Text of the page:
Galapagos Day 2016
Galapagos Day is our annual supporters’ event and this year it was held in the beautiful location of Regent’s University London, right in the centre of the iconic Regent’s Park.
Around 200 attendees came to listen to a variety of speakers. GCT’s Chair, Mark Collins, kicked off the evening with a warm and entertaining introduction. He was followed by a short speech from His Excellency The Ambassador of Ecuador and a video from GCT president Monty Halls. Stanley Johnson, an ambassador for GCT, then entertained the audience with tales of the times he visited Galapagos, and highlighted how vital the Archipelago is to evolutionary science. He reminded the audience of how important conservation and education are for the natural world.
Dr Glyn Young, from the Durrell Wildlife Conservation Trust, gave a talk on the work he has been doing over the years in order to save the critically endangered mangrove finch from extinction. Glyn explained the problems the GCT-funded project faced, and how they tackled each obstacle to finally produce over 35 successfully hand-reared fledglings over the last three years. His in-depth talk highlighted the incredible lengths the project team go to in order to collect, hand-raise and release the mangrove finch chicks. He also talked about the challenges surrounding the conservation of the Floreana mockingbird.
Glyn was followed by Dr Amy MacLeod who talked about her recent research into the marine iguanas of the Islands, focusing on the genetics of the species. One of the most interesting facts she discovered through her research is that marine iguanas frequently travel between the islands of Fernandina and Isabela, meaning that the two populations interbreed. Towards the south east of the Archipelago, populations are much more isolated as the islands are spaced quite far apart.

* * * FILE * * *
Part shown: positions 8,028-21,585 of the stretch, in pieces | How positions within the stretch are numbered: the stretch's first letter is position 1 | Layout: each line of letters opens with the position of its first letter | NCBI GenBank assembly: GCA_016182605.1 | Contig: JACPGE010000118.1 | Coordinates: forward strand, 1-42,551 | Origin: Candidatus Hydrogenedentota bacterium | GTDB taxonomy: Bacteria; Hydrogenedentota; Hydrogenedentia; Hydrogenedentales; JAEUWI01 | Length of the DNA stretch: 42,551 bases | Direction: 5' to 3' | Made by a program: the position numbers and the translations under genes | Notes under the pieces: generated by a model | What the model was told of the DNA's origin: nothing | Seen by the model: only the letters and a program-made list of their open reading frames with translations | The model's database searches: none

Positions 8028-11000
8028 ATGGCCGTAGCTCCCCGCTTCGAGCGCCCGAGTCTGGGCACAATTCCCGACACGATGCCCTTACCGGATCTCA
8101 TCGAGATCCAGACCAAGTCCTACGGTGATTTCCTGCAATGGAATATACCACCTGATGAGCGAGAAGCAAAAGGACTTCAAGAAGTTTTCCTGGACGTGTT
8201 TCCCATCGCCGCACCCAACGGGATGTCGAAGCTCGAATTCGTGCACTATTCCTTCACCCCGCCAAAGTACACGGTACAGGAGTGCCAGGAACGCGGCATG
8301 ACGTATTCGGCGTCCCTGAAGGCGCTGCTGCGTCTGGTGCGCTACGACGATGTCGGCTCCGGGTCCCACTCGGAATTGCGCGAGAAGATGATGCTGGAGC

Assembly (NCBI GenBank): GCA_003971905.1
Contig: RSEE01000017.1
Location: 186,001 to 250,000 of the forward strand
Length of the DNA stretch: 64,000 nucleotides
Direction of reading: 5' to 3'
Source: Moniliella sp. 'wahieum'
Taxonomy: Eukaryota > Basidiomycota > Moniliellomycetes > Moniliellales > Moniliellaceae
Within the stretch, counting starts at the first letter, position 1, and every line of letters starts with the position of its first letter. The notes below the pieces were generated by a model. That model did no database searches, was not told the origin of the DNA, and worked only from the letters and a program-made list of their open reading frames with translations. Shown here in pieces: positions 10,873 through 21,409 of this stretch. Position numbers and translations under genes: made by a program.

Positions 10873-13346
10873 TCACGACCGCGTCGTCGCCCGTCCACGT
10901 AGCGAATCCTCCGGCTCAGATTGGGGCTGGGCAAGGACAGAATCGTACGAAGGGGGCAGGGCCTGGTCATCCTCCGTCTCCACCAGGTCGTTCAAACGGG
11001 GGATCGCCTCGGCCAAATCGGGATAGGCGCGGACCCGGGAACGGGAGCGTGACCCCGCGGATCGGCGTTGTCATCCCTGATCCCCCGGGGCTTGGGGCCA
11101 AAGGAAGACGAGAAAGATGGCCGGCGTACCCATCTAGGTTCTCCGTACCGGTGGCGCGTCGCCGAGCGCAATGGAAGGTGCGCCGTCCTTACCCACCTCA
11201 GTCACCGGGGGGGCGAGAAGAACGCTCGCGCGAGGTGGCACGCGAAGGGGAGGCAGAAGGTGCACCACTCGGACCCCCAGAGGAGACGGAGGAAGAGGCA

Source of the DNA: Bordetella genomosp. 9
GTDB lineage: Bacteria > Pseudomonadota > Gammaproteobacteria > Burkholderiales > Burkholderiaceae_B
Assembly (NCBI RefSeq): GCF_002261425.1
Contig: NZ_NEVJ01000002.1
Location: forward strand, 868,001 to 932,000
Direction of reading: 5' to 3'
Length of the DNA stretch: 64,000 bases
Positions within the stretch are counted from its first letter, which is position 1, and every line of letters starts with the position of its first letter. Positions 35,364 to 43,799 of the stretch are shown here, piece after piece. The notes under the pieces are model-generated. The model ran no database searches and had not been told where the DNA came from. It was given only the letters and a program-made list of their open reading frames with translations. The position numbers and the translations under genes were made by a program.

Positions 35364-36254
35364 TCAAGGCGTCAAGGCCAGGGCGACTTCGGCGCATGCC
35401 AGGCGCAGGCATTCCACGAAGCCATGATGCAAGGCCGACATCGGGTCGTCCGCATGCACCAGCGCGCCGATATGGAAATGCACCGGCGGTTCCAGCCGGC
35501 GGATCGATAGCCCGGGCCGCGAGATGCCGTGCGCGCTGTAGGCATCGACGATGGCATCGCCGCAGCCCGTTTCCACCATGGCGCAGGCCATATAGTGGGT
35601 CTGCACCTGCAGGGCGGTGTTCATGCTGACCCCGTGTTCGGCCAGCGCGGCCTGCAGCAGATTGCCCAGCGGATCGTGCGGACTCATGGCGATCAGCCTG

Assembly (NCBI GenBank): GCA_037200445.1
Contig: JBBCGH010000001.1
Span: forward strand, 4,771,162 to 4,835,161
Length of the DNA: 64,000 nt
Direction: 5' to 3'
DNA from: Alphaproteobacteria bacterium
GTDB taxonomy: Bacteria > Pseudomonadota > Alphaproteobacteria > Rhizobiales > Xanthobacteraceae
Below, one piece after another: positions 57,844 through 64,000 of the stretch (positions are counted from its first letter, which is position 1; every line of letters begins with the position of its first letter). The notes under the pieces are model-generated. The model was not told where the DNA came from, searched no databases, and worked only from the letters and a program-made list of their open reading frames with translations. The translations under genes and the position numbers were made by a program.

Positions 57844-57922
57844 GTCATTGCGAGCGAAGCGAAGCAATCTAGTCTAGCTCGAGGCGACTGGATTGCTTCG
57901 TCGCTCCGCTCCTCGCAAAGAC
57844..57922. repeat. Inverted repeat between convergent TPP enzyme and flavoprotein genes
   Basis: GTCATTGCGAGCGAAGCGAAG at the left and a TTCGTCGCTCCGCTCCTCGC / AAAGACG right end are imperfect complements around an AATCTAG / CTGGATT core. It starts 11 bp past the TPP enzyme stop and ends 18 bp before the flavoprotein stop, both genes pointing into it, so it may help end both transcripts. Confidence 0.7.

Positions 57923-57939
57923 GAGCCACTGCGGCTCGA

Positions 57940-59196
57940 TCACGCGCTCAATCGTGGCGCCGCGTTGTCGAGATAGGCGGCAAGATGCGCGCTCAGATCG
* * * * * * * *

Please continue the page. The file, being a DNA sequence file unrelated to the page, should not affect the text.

Our third speaker focused more on the marine reserve. Dr Richard Kirby gave a talk on his favourite subject; plankton. He showed his work across the seven seas as well as Galapagos; his tools, techniques and outcomes of measuring and monitoring the differences in levels of plankton in sea water. Much of his work includes citizen science, where people measure the levels of plankton in the sea water using his home made device, then send the results to Richards’ database via a smartphone app, for him to analyse.
Back in the marquee, the students from Falmouth University’s Marine and Natural History Photography course gave a presentation including a video they had made on their recent photography trip to Galapagos. The students also produced a fantastic exhibition of their finest works from the trip; incredible photos of the landscape and animal life including sea lions, sally lightfoot crabs, spotted rays and the iconic giant tortoise. We also exhibited the winners of our Galapagos photography competition.
Towards the end of the night we announced the winner of this year’s raffle. We would like to thank everyone who bought a ticket; we raised a fantastic total of £9,324 and the prize went to Bernard Cooke. Bernard actually bought the tickets for his daughter, Sophia who conducted research on smooth-billed anis in the Islands. Sadly, she ran out of funding but thanks to her father winning our cruise, she is now able to go back out to Galapagos in order to complete her research. What a wonderful story to come out of the raffle! Sophia will be writing a blog on her research soon, so watch this space.
Here’s what she had to say:
‘I would like to thank the GCT for such a wonderful Galapagos Day and for organising the raffle. Winning flights to the Galapagos and the cruise means more to me than I can express. It means that I undertake the research needed to complete the first stage of my project, and begin planning for the next steps. And, of course, being able to include a relaxing five days on the cruise and visit islands I have never been to before feels like the best gift anyone could have given me!’
We would like to thank everyone who attended the event, who donated so generously on the night, the sponsors of the event Steppes Travel, Regent’s University London and Falmouth University and an especially big thank you to our volunteers who have helped us time and time again.
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